Modeling Scene Text and Texture by Decomposing into Component Images
Siddharth Kherada (homepage)
Separation of images into its constituent components based on source of data, frequency distribution, or nature of data has been a widely used technique in the field of image processing and computer vision. Many problems are solved by partitioning images into components and working on each component separately. Common examples include breaking down of image into Red, Green and Blue channels/components for ease of representation or into Luminance and Chrominance for better compression. In this thesis, we explore the separation of natural images into appropriate components for the purpose of representation as well as recognition. We first introduce a framework where separation of images into direct and global components helps in modeling of 3D textures. These 3D textures are often described by parametric functions for each pixel, that models the variation in its appearance with respect to varying lighting direction. However, parametric models such as Polynomial Texture Maps(PTMs) tend to smoothen the changes in appearance. Therefore we propose a technique to effectively model natural material surfaces and their interactions with changing light conditions. We show that the direct and global components of an image have different characteristics, and when modeled separately, leads to a more accurate and compact model of the 3D surface texture. Direct component is mainly affected by structural properties of the surface and is therefore deals with phenomena like shadows and specularity, which are sharply varying functions. The global component is used to model overall luminance and color values, a smoothly varying function. For a given lighting position, both components are computed separately and combined to render a new image. This method models sharp shadows and specularities, while preserving the structural relief and surface color. Thus rendered image have enhanced photorealism as compared to images rendered by existing single pixel models such as PTMs.
We then look at separating an image based on its sources of illumination or albedo variations for the purpose of scene text segmentation. Extracting text from scene images is a challenging task due to the variations in color, size, and font of the text and the results are often affected by complex backgrounds, different lighting conditions, shadows and reflections. A robust solution to this problem can significantly enhance the accuracy of scene text recognition algorithms leading to a variety of applications such as scene understanding, automatic localization and navigation, and image retrieval. We propose a method to extract and binarize text from images that contains complex background. We use Independent Component Analysis (ICA) to map out the text region, which is inherently uniform in nature, while removing shadows, specularity and reflections, which are included in the background. The technique identifies the text regions from the components extracted by ICA using a simple global thresholding method to isolate the foreground text. We show the results of our algorithm on some of the most complex word images from the ICDAR 2003 Robust Word Recognition Dataset and compare with previously reported methods.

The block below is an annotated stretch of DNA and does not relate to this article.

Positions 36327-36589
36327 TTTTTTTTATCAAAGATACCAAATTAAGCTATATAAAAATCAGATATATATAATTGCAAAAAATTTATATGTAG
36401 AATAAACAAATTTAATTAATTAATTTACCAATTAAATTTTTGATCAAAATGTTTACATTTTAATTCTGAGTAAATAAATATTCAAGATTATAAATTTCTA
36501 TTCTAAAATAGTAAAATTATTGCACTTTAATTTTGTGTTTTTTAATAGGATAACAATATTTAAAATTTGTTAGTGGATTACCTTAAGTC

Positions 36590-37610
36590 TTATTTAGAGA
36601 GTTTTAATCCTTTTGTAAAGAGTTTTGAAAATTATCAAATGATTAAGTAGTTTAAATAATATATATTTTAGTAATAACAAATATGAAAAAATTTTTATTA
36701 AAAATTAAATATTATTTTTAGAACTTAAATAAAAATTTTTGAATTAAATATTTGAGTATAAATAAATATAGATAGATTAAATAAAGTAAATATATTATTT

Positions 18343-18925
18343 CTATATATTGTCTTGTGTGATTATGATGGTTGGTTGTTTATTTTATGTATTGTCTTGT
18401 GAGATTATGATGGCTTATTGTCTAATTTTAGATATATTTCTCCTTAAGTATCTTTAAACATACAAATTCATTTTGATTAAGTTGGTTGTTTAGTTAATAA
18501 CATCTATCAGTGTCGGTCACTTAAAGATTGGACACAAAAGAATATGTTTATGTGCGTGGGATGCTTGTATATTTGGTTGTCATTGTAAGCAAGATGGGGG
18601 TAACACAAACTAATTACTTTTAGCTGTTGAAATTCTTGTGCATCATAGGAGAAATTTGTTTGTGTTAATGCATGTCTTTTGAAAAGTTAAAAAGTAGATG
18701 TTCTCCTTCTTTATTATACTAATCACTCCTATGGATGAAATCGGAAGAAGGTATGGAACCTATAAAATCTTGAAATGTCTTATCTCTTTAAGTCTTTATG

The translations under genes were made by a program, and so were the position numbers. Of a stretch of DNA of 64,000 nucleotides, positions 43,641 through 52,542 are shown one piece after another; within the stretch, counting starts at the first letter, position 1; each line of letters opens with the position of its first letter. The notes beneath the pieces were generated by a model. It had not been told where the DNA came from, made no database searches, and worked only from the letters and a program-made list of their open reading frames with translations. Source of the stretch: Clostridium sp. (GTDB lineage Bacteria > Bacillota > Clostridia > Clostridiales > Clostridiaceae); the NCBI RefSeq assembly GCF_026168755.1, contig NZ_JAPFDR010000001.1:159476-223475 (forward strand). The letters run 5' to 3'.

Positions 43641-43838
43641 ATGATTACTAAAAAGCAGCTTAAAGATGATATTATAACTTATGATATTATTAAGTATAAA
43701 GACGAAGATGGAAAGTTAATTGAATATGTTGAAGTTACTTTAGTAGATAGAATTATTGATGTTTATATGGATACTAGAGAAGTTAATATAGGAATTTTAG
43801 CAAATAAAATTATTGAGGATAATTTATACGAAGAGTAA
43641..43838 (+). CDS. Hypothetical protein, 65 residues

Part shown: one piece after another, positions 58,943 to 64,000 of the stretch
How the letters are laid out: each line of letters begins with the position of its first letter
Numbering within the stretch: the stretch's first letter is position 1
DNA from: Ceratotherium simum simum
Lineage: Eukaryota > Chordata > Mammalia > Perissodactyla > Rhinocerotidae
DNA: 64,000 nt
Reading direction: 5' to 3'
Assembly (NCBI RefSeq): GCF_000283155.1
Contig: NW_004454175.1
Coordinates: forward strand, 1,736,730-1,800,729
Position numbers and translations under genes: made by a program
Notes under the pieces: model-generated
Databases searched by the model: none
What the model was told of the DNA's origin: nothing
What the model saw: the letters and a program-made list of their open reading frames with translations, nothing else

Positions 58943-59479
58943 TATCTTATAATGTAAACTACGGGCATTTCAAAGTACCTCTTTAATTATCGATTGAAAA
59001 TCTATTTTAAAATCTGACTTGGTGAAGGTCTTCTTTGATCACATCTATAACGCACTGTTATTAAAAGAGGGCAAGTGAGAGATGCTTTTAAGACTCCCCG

|Year of completion:||December 2014|
|Advisor :||Anoop M. Namboodiri|
Siddharth Kherada and Anoop M Namboodiri - An ICA based Approach for Complex Color Scene Text Binarization Proceedings of the 2nd Asian Conference Pattern Recognition, 05-08 Nov. 2013, Okinawa, Japan. [PDF]
Siddharth Kherada, Prateek Pandey, Anoop M. Namboodiri - Improving Realism of 3D Texture using Component Based Modeling Proceedings of IEEE Workshop on Applications of Computer Vision 9-11 Jan. 2012, ISSN 1550-5790 E-ISBN 978-1-4673-0232-6, Print ISBN 978-1-4673-0233-3, pp. 41-47, Breckenridge, CO, USA. [PDF]